Christians under Threat

By Adely, Hannan | The Record (Bergen County, NJ), September 27, 2014 | Go to article overview

Christians under Threat


Adely, Hannan, The Record (Bergen County, NJ)


The patriarch of the Syriac Orthodox Church, a cleric who formerly lived in Teaneck, recalled his visit recently to the Kurdish region of northern Iraq, where thousands of Christians have fled for their lives. A young boy in a crowded church threw up his arms and said to the patriarch: "We have no place. We have no space."

He meant a real, physical place for Christians like him and his family, who were expelled from ancient Christian towns in Syria and Iraq. But Patriarch Mor Ignatius Aphrem II said he also understood his words to mean a place in the culture, religion and life of the Middle East.

"Their existence is threatened," Aphrem said during an interview last week at St. Mark's Cathedral in Teaneck, where he served for 18 years until his election as Antiochan patriarch last spring. "This has been their home for 2,000 years, and thousands of years before that they were indigenous to the area. There's a real threat that they'll be driven out of the Middle East and there won't be Christians anymore in the area where Christ was born."

About 13 million Christians remain in the Middle East, and make up about 4 percent of the region's population, according to a 2010 Pew Forum report. That population could continue to decline amid rising religious tension and war in the region. Khalaf said the people should be concerned because the loss of Christians would hurt the entire region.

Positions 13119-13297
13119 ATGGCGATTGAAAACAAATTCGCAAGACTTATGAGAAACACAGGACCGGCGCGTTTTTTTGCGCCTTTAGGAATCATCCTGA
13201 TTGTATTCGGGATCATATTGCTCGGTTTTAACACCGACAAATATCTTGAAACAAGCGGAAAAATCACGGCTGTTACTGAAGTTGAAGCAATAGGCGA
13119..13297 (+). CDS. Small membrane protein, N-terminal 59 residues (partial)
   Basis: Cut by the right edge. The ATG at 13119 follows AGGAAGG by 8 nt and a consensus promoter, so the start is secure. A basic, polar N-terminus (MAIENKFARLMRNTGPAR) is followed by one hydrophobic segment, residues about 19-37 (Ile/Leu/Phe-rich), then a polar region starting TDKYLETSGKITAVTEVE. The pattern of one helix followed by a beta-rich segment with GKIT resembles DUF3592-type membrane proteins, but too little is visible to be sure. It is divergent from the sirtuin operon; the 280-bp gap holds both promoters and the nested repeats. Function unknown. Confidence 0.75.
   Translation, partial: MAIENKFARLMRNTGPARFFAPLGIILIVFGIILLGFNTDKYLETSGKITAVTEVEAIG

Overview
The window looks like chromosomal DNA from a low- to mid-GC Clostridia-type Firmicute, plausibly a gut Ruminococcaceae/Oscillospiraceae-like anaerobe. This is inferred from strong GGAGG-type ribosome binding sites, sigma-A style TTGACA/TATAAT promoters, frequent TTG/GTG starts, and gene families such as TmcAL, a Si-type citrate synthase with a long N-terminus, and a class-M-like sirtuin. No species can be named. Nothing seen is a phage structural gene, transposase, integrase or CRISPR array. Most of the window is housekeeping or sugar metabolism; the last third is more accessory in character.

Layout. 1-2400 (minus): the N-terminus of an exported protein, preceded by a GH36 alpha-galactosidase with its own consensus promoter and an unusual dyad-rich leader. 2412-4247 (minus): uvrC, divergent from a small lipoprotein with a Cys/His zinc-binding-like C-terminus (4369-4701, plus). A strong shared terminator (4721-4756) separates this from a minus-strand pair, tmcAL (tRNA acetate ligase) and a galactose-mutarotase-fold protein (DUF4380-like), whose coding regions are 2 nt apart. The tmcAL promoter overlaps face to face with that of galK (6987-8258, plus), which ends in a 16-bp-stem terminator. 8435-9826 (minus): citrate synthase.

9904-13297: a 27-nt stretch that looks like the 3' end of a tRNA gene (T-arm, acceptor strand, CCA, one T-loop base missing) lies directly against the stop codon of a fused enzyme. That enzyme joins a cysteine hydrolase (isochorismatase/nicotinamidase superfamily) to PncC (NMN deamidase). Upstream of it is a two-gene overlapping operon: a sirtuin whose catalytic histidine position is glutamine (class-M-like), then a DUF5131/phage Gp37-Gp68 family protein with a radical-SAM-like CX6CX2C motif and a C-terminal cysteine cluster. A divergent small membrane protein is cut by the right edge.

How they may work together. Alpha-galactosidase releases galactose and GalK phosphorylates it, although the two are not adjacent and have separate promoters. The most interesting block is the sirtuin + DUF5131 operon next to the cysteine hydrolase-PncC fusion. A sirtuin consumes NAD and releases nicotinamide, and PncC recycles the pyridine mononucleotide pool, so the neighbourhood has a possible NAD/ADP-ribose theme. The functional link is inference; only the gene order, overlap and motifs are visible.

Aphrem and other Middle Eastern Christian leaders joined the In Defense of Christians summit in Washington, D.C., this month and met with top officials, including President Obama, to call for international help to protect Christians and save their communities from extinction.

The message resonates with Arab-Americans -- about two-thirds of whom are Christian -- who worry that their religion is being wiped from swaths of the Middle East. They are calling for understanding and protection to ensure safety for their families still in the region and a place for the world's oldest Christian communities.

Came to U.S. in 1800s

For Middle Eastern Christians, roots are a deep source of pride. Their ancestors were among the first Christians who built the early church, and Sunday services are steeped in ancient Christian ritual and ceremony. Some, including members of St. Mark's in Teaneck still worship in the Aramaic language that Jesus spoke.

"The bottom line is this is where God chose to reveal his word," said Samer Khalaf, a Paramus resident who worships at St. Mark's. "It was to us. For us to leave that foothold in the Holy Land, I think it diminishes the entire Christian community. Period."

Arab Christians first came in large numbers to the United States in the late 1800s, mostly from what is now Syria and Lebanon, and many settled in Paterson. They include Christians who are Maronite, Coptic, Melkite, Roman Catholic and Eastern Orthodox. Many more left the Middle East in recent decades because of warfare, economic problems, territorial strife in Israel and rising religious tensions.

The plight of Christians was thrust into headlines in recent months after they were attacked this summer in their towns and villages in Syria and Iraq. Fighters from the radical group Islamic State destroyed churches, monasteries and religious statues and demanded that people convert, pay a tax or die. They terrorized Christians, Shiite Muslims and other religious minorities with executions and beheadings. …

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